So the truck blew up, you fell into a hole ...
... it was the crater of the explosion ...
... the crater of the explosion, you were actually not seriously harmed but your ... the other officer was, but they didn't send an ambulance?
But they said there was no reason for it, there wasn't. I mean the idea of a truck exploding, on an explosion, there was no ...
They assumed that you were dead ...
They would think I was dead. That's it.
So how long were you there in the crater?
Oh, I guess it was a question that gradually we climbed out of it and we came back again ... the only thing I know [is] that a few days later, the chaplain made a Mass to thank God for the miracle. I remember that.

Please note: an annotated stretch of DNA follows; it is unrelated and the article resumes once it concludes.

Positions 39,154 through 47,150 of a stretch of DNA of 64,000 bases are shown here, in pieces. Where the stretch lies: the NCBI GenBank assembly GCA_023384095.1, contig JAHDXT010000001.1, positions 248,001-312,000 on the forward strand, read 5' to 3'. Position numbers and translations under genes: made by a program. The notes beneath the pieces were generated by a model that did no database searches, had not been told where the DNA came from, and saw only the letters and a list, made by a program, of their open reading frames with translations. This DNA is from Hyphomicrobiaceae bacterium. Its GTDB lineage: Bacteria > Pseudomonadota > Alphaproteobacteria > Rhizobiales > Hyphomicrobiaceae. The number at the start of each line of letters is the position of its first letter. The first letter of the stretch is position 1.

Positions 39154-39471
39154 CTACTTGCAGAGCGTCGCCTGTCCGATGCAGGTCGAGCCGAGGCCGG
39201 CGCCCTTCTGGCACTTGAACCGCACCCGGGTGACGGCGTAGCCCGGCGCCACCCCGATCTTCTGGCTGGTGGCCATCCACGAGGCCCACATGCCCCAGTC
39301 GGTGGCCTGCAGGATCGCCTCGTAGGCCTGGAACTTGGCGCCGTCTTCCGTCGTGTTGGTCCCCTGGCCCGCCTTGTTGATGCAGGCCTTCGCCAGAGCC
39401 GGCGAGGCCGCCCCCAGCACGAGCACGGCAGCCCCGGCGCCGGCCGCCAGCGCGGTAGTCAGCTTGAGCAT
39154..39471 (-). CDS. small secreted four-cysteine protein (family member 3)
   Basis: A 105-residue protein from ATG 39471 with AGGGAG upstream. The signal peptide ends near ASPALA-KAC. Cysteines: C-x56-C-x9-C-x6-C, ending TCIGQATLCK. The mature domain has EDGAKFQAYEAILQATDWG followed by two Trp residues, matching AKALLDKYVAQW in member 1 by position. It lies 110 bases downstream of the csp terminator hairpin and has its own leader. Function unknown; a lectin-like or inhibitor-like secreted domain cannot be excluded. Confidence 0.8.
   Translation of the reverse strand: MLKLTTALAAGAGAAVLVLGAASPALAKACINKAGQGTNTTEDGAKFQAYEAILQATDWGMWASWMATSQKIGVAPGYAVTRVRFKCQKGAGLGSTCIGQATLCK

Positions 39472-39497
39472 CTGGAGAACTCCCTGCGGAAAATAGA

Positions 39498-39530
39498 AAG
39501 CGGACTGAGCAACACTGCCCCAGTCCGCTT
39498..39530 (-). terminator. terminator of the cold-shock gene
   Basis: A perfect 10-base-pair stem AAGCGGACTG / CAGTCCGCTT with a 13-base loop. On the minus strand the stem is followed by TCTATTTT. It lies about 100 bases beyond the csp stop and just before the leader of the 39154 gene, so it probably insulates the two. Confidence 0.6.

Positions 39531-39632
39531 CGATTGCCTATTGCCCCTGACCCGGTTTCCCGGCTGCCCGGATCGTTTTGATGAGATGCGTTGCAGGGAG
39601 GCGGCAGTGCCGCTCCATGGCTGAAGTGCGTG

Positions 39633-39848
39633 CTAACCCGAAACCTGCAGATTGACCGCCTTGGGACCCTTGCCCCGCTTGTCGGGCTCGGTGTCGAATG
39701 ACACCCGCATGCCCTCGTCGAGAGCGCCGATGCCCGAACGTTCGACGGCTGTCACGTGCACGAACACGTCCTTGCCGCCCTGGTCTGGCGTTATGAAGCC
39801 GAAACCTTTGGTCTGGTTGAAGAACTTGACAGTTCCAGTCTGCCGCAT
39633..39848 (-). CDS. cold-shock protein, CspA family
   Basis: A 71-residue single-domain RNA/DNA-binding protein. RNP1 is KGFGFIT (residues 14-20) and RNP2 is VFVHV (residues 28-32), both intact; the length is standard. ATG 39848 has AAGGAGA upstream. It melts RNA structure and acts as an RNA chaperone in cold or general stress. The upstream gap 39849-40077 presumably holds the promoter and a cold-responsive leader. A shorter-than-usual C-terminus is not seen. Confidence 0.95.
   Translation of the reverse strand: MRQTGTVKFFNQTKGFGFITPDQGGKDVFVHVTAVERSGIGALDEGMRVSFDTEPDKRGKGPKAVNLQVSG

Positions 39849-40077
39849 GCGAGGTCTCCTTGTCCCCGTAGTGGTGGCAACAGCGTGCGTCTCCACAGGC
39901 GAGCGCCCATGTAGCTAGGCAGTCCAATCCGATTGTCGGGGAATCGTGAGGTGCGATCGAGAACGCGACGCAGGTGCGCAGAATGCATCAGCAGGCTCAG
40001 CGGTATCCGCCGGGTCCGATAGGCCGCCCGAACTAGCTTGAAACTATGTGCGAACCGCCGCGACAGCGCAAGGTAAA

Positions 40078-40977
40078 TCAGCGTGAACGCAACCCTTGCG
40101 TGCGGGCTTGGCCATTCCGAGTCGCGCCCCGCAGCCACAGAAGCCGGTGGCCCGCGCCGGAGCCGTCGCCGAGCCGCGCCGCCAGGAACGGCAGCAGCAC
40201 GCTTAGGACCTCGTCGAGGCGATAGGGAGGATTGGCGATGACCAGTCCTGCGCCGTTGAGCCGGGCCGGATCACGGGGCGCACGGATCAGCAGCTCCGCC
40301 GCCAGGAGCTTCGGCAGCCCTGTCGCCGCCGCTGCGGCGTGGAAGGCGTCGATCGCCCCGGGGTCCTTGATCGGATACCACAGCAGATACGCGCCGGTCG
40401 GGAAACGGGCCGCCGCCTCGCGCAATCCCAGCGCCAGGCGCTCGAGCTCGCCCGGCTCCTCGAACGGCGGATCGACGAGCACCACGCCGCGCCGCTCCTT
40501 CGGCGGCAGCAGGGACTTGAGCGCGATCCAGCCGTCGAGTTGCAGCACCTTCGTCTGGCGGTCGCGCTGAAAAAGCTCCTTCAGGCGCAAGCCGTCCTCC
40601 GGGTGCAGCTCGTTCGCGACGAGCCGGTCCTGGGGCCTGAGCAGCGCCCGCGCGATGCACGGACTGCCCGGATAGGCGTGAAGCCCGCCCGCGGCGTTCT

So you were doing a bit of thanking too, were you?
Tell me also what happened on the way to the concentration camp — when you were being transported there, how did they take you and what kind of adventures did you have on the way?
Well, I'm talking about Tobruk to Cairo. There was a railway of course at the time, and I was part of an elite group of priests, doctors and sick people, injured people. And these people that went ahead had certain basics, particularly the priests had their portable altar and paraphernalia. Of course I didn't have very much ... in that kind of trucks they were carrying us towards Egypt, they were just almost railway cattle trucks. During all the stops, one of the stops during the night, I said listen to me, because the Arabs, they stole from the truck whatever there was belonging to each one. So the following day, we went there, we didn't find very much in the confusion. I finished to have something that I didn't have, so in the confusion I got some benefit.
Could you describe that again? They took things from ...